Once again, this seems like a small thing. It makes a pedestrian’s life a lot easier if she knows that regardless of when she gets to the intersection during the cycle, the walk signal is going to trigger when it’s supposed to. If that’s not the case, you may either have to wait through multiple cycles of the light to cross safely or take the risk of crossing when the walk sign is not activated.
Let’s head just two blocks east from our last intersection, down Lorain Avenue, to corner of West 20th Street. This is a very popular cut through point for commuters who want to avoid traffic on I-71 as they enter downtown via the Lorain-Carnegie (Hope Memorial) Bridge. Likewise, I frequently bike down Abbey to West 20th in order to access the multi-use path on the bridge more safely.
But, alas, the signals at West 20th and Lorain are pedestrian actuated. If I fail to trigger the signal before the light on West 20th turns green – which, I would estimate, happens roughly half of the time – I either have to wait another cycle or risk crossing the street without the signal in the face of drivers making aggressive right-hand turns onto the bridge. I cannot count the number of times that I have nearly been run down in that intersection, even when I had the signal.
3.) Has the city installed “leading pedestrian interval” signals, which allow pedestrians to start ahead of vehicular traffic?
To be honest, this one is more aspirational than anything. I came across these signals throughout Washington, DC, but I hold out little hope that they’ll be installed here soon. (Keep in mind that the State of Ohio passed a law in 2013 requiring pedestrians to yield to cars turning right.)
Realistically, I just want the City to ensure that every pedestrian signal is synced to the traffic light. That is, the walk sign should activate as soon as the light turns green for cars, and the signal should not switch from flashing don’t walk to sold don’t walk until that traffic light turns yellow. At the very least, pedestrians should be afforded the same legal rights as the cars, right?
Once again, that’s not the case. Let’s consider the case of the five-points intersection of Fulton Road, Bridge Avenue, and West 32nd Street. If you are walking down Fulton, you will soon discover that the walk signal does not remain activated long enough for you to cross Bridge.
From crossing this intersection on a nearly daily basis, I have learned that from the moment that the solid don’t walk sign comes on, I have exactly 12 seconds to cross Bridge before the light turns yellow. In other words, the City affords drivers a full 12 extra seconds of legal authority that pedestrians cannot claim. If I was hit by a driver turning onto Bridge, it’s entirely possible that I could be found at fault for crossing without the signal.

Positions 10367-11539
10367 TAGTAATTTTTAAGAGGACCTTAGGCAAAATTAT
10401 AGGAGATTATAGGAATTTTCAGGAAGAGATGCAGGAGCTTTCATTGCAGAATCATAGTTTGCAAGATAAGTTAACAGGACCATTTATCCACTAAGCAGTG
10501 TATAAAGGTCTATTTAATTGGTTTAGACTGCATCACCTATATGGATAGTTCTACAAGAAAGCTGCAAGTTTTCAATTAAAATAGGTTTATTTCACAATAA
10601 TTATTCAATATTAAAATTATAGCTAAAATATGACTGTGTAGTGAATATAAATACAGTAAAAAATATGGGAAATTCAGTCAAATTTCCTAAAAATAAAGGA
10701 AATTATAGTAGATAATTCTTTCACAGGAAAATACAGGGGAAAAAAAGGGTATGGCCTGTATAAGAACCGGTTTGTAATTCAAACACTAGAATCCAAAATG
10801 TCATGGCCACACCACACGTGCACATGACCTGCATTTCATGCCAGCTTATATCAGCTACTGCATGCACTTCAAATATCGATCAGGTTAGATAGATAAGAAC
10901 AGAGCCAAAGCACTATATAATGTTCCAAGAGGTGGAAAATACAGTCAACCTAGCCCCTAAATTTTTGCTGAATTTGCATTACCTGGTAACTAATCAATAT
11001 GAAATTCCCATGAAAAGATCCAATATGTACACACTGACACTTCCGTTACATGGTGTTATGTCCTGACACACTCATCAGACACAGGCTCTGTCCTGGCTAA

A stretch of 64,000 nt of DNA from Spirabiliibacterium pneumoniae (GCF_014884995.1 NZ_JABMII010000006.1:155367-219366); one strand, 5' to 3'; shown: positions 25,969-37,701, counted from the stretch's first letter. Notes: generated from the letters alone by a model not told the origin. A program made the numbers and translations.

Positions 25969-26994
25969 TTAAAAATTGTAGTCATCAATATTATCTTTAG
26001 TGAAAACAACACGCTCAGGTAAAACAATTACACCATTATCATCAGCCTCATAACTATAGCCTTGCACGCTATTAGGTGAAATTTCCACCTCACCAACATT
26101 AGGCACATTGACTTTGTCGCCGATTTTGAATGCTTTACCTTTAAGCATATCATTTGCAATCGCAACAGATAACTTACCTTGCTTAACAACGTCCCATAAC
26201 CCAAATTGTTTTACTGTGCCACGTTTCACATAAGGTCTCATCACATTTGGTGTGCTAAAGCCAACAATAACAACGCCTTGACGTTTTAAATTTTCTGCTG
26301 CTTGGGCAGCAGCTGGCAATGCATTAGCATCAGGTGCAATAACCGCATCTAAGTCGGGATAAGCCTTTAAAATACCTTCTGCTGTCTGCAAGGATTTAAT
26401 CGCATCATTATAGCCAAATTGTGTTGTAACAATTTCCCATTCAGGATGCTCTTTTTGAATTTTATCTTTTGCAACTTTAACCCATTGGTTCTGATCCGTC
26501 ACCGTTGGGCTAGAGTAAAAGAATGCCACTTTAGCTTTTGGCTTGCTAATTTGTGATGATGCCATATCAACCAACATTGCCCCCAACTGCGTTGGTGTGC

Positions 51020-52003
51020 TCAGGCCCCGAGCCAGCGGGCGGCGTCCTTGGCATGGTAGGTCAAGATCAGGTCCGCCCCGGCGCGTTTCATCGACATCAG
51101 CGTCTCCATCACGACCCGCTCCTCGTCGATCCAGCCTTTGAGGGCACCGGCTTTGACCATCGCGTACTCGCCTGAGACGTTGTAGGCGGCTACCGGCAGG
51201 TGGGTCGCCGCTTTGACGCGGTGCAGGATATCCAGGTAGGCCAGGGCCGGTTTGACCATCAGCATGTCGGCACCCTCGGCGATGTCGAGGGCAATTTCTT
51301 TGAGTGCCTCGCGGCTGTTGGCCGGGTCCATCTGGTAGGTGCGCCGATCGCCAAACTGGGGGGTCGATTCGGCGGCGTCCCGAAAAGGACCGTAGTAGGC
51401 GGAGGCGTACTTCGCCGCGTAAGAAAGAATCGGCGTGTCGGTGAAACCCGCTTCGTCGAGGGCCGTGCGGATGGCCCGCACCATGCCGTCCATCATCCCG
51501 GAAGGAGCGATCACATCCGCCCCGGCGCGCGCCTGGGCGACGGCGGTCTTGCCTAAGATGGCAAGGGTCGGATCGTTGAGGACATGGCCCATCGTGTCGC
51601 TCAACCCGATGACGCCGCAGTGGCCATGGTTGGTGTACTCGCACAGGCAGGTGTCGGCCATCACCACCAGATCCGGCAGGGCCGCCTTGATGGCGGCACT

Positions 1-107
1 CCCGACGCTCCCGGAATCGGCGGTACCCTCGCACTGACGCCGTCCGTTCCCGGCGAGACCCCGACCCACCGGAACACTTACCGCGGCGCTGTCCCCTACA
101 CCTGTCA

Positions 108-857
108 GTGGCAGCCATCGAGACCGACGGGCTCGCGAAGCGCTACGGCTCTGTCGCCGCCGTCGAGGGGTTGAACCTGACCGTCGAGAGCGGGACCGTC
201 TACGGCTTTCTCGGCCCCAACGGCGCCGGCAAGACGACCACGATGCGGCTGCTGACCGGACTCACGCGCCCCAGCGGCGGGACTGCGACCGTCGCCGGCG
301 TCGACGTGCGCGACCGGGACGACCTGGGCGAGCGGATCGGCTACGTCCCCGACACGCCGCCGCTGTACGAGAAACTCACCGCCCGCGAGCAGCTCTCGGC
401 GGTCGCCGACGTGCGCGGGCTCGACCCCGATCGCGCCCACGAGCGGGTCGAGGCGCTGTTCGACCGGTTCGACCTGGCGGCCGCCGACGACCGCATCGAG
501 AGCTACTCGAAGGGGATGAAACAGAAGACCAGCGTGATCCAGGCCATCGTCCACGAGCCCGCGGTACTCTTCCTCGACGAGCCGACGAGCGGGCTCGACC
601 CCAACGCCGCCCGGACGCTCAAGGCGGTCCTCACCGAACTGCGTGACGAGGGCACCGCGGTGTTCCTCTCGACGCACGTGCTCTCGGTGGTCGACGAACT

This is far from the only example of the City further stacking the decks in the favor of drivers.
Let’s consider the curious case of West St. Clair Avenue. Say you are a visitor to Cleveland, attending an event at our $425 million, publicly financed Convention Center, and you wanted to head to the nearest Starbucks to get your overpriced caffeine fix. You would need to head west down West St. Clair, form West Mall Drive to West 6th Street. Along the way, you would need to go through three separate intersections – Ontario Avenue, West 3rd, and West 6th. The traffic lights at each of these intersections includes a left turn arrow so that drivers heading south down one of these cross streets can get a head start. But that shouldn’t affect you as you head west down the north side of the street, right? I mean, those cars can’t possibly hit you when they’re turning the exact opposite direction.
Yet, for a reason about as clear as asphalt, the pedestrian signals on the north side of St. Clair at each of these intersections are set such that the walk sign does not come on until the left turn arrow deactivates. That may make sense if there was a right turn arrow or if the left turn signal applied for cars heading in both directions on West St. Clair. But it doesn’t. Instead, someone in the City decided that it made sense to force pedestrians to wait so that cars three lanes south of then could turn farther south. Because logic.
There are a number of other criteria that we could use to judge Cleveland’s walkability. Are there mid-block crossings? (Yes.) Are they plentiful? (No.) Do they all have signs? (Some, but they aren’t maintained – see above.) Do drivers respect them? (Hell no.) Do all of the pedestrian signals have countdown timers? (Not even in downtown.) Do any of the pedestrian signals include verbal cues for the visually impaired? (No, given that I have had to escort a confused blind man across Superior Avenue.)
I certainly recognize that Cleveland is making very real progress in its effort to enhance bike and pedestrian infrastructure. But, all too often, we spend money on things that look nice or seem nice in theory, even as we overlook the little things that can make a tangible difference. I understand that elected officials don’t get to attend a ribbon-cutting ceremony when you sync a pedestrian signal to the traffic light, but these seemingly small things matter. Until officials commit to tackling these easy-to-fix problems, the focus on the Big projects will seem like little more than PR.